What Is the Average Payout for Medical Malpractice?

April 1, 2024 | Steve Crandall
What Is the Average Payout for Medical Malpractice?

Medical malpractice occurs when a healthcare provider commits an act of negligence. In that situation, injured patients may be eligible to file a claim or lawsuit seeking compensation. Since every medical malpractice case is different, there is no such thing as an average payout in a claim or lawsuit. Rather, the compensation you recover will depend on various factors, including the extent of the medical provider's negligence, as well as the extent of your medical complications.

One of the best ways to increase your chances of receiving a favorable award is to retain an experienced Cleveland medical malpractice lawyer for representation right away. Your lawyer will thoroughly investigate your circumstances, take the appropriate legal steps on your behalf, and work to maximize your overall financial recovery.


What Constitutes Medical Malpractice?

What Is the Average Payout for Medical Malpractice

Medical malpractice occurs when a healthcare provider fails to meet the standard of care expected in their field, resulting in harm or injury to a patient. Several types of negligence can amount to medical malpractice, including:

  • Diagnostic ErrorsDiagnostic errors occur when a healthcare provider fails to accurately diagnose a patient's condition or misinterprets diagnostic tests, leading to delayed or incorrect treatment. Examples of diagnostic errors include misdiagnosis, delayed diagnosis, and failure to order appropriate tests.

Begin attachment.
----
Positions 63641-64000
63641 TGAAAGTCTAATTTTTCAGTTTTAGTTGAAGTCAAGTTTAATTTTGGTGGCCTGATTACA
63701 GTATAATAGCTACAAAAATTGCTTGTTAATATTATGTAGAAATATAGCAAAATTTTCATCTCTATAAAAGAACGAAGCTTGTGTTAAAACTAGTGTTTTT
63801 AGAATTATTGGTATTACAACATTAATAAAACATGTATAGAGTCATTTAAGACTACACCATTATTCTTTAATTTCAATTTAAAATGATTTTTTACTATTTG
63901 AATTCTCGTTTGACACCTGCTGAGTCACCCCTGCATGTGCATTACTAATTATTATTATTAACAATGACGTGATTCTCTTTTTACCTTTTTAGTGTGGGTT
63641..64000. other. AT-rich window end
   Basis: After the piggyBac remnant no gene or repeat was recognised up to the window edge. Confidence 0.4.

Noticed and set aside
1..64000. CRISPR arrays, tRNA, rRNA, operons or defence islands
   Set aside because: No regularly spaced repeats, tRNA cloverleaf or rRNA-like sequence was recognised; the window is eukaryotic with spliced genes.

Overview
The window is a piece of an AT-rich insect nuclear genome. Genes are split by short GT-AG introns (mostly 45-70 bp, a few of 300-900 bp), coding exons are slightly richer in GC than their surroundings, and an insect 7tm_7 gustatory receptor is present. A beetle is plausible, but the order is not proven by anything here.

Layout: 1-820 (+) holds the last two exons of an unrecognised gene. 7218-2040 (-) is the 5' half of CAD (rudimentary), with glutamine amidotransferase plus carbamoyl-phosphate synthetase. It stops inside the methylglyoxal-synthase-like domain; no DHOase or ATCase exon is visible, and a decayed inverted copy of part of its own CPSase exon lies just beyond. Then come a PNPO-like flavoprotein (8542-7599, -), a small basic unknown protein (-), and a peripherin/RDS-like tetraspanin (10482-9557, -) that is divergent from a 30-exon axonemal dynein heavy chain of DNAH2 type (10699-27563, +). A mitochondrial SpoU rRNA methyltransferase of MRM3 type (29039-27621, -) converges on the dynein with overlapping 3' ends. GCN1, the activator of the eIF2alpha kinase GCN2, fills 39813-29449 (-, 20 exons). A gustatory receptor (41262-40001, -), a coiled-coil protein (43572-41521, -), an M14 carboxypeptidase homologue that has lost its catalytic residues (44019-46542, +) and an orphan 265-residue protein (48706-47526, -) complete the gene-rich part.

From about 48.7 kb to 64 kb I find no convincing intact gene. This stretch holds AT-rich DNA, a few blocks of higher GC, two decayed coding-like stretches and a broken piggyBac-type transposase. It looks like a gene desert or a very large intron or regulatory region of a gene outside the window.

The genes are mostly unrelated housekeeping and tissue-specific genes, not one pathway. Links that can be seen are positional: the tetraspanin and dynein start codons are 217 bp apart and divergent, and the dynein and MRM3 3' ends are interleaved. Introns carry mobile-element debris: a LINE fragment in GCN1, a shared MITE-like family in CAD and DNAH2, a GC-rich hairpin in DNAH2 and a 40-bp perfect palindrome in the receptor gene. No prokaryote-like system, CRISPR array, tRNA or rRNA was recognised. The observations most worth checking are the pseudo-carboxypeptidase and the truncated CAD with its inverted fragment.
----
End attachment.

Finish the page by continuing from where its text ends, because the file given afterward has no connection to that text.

• Surgical ErrorsSurgical errors occur during surgical procedures and may involve mistakes such as operating on the wrong body part, leaving surgical instruments or foreign objects inside the patient's body, or performing the wrong surgical procedure altogether. These errors can result in serious complications, infections, or even death.
  • Medication ErrorsMedication errors occur when a healthcare provider prescribes the wrong medication, administers the wrong dose, or fails to monitor a patient's response to medication properly. Medication errors can lead to adverse drug reactions, allergic reactions, or other complications.
  • Failure to Obtain Informed Consent — Healthcare providers are required to obtain informed consent from patients before performing medical procedures or treatments. Failure to obtain informed consent or adequately inform patients of the risks and benefits of a procedure can constitute medical malpractice.
  • Failure To Provide Timely Treatment — Healthcare providers have a duty to provide timely and appropriate treatment to patients. Failure to promptly diagnose and treat a medical condition, such as a heart attack or stroke, can result in serious harm or death.
  • Failure To Follow Up — Healthcare providers have a responsibility to follow up with patients and monitor their condition after treatment or surgery. Failure to provide appropriate follow-up care can result in complications or exacerbation of the patient's condition. 
  • Lack of Proper Supervision or Training — In some cases, medical malpractice may result from a healthcare provider's lack of proper supervision or training. For example, a nurse or physician assistant may perform a medical procedure without adequate supervision or training, leading to patient harm.